Q: You mentioned earlier that you had just completed some documentary films. Can you tell us about them?

Nabb:  This morning I received in the post two DVDs of documentary films that I made in Pakistan. My hobby is watching the news, 24-hour news from different countries. I’m a complete news maniac, really. Two years ago, I was watching during the Afghan war. I saw this little girl in Afghanistan and she’d just started school. She was at school and she was tearing the words off the blackboard, so desperate was she to learn. She had this little sprout of hair like Josie Smith, the heroine of my children’s books. And when she went home in the afternoon--as part of the World Food Program--they gave her five kilos of cooking oil, as they do to all families who send their little girls to school. So this little thing, she looked like Josie and she’s going home down this long dusty road, by herself with this huge can. And she can’t carry it. She’s stumping along and she was so like Josie so I just thought, that’s it, I’ve just got to do something. I rang up my publisher in Switzerland and said, “Find this woman who’s running this Afghan refugee school.” She’s Swiss and somebody had just given her a prize on Swiss television. They found her and I went up and met her.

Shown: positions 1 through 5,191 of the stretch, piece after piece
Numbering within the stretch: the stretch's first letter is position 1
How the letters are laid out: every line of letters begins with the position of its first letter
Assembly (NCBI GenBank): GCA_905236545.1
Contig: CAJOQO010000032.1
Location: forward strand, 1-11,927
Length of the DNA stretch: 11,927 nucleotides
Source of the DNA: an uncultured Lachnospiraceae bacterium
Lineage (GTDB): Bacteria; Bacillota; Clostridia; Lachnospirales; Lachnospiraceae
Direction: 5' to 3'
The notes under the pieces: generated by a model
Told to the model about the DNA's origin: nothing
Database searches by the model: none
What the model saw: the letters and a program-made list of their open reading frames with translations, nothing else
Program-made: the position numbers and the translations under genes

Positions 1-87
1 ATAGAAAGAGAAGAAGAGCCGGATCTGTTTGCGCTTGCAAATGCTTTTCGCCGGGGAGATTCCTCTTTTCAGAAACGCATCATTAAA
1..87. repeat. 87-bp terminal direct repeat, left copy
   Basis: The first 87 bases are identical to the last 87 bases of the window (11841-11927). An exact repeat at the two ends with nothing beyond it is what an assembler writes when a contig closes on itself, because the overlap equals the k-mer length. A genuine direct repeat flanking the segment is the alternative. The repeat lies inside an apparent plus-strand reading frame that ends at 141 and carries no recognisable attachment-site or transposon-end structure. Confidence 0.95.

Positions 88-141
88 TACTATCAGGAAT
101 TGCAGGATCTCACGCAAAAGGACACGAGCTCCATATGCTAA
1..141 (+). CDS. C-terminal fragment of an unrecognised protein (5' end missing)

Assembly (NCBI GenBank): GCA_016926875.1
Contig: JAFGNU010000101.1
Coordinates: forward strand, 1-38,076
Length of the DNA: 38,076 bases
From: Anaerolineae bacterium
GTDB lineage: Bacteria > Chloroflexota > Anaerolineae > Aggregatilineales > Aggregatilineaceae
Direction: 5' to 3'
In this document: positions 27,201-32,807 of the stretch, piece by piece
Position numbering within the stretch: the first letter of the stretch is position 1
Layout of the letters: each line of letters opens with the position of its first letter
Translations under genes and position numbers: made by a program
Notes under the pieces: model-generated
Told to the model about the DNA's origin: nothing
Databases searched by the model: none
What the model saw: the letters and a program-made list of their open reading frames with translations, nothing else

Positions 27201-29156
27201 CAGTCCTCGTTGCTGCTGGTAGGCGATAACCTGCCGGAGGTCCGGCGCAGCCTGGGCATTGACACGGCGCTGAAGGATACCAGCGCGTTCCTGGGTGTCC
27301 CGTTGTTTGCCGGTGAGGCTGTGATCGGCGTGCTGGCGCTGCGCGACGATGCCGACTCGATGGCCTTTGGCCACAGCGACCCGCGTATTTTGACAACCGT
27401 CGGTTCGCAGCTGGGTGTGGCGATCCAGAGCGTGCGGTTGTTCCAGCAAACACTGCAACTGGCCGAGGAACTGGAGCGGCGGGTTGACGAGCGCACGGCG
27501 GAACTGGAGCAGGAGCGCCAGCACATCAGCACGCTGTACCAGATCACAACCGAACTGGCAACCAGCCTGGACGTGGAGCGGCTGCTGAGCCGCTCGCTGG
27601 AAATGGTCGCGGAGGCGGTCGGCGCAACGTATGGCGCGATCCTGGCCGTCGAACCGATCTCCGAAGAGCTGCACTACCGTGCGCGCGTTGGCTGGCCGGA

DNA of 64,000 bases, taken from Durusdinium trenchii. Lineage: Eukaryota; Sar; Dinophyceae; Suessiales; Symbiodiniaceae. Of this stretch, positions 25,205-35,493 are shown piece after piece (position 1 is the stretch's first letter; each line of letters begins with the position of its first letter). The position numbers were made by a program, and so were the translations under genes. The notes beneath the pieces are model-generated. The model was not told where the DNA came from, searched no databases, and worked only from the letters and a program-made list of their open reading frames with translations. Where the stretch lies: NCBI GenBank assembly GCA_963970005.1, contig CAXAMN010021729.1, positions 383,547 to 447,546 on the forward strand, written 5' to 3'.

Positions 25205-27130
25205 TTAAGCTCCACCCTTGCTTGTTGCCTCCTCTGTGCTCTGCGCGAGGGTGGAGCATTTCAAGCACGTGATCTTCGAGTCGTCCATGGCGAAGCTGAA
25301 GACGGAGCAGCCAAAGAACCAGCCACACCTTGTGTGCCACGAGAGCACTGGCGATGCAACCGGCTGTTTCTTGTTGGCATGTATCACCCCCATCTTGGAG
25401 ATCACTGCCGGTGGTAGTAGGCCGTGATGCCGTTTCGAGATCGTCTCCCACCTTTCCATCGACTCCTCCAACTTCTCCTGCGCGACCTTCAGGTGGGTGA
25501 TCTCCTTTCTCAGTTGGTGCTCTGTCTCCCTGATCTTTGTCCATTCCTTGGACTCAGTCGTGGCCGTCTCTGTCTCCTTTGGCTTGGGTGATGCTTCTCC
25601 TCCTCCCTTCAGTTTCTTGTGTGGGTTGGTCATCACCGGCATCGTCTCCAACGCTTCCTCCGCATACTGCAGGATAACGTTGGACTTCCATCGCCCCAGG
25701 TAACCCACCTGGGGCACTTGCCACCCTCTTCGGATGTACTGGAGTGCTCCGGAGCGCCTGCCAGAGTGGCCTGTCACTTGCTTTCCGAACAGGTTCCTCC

I went out with a film crew to see her in Pakistan. They are right at the border with Afghanistan. She needed money for her school, especially to buy books.